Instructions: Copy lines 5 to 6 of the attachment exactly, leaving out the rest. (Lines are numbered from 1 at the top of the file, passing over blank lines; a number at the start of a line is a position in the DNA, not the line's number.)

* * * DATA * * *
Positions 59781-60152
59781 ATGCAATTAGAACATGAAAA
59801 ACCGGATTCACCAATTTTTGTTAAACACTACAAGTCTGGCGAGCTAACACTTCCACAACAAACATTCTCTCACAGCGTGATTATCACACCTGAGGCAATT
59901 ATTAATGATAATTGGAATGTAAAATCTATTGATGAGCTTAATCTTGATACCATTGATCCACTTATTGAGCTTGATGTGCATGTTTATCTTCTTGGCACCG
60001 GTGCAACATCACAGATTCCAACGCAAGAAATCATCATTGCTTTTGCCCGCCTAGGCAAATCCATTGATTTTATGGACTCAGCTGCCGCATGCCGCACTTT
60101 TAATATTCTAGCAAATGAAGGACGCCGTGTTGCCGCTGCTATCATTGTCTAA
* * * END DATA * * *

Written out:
60001 GTGCAACATCACAGATTCCAACGCAAGAAATCATCATTGCTTTTGCCCGCCTAGGCAAATCCATTGATTTTATGGACTCAGCTGCCGCATGCCGCACTTT
60101 TAATATTCTAGCAAATGAAGGACGCCGTGTTGCCGCTGCTATCATTGTCTAA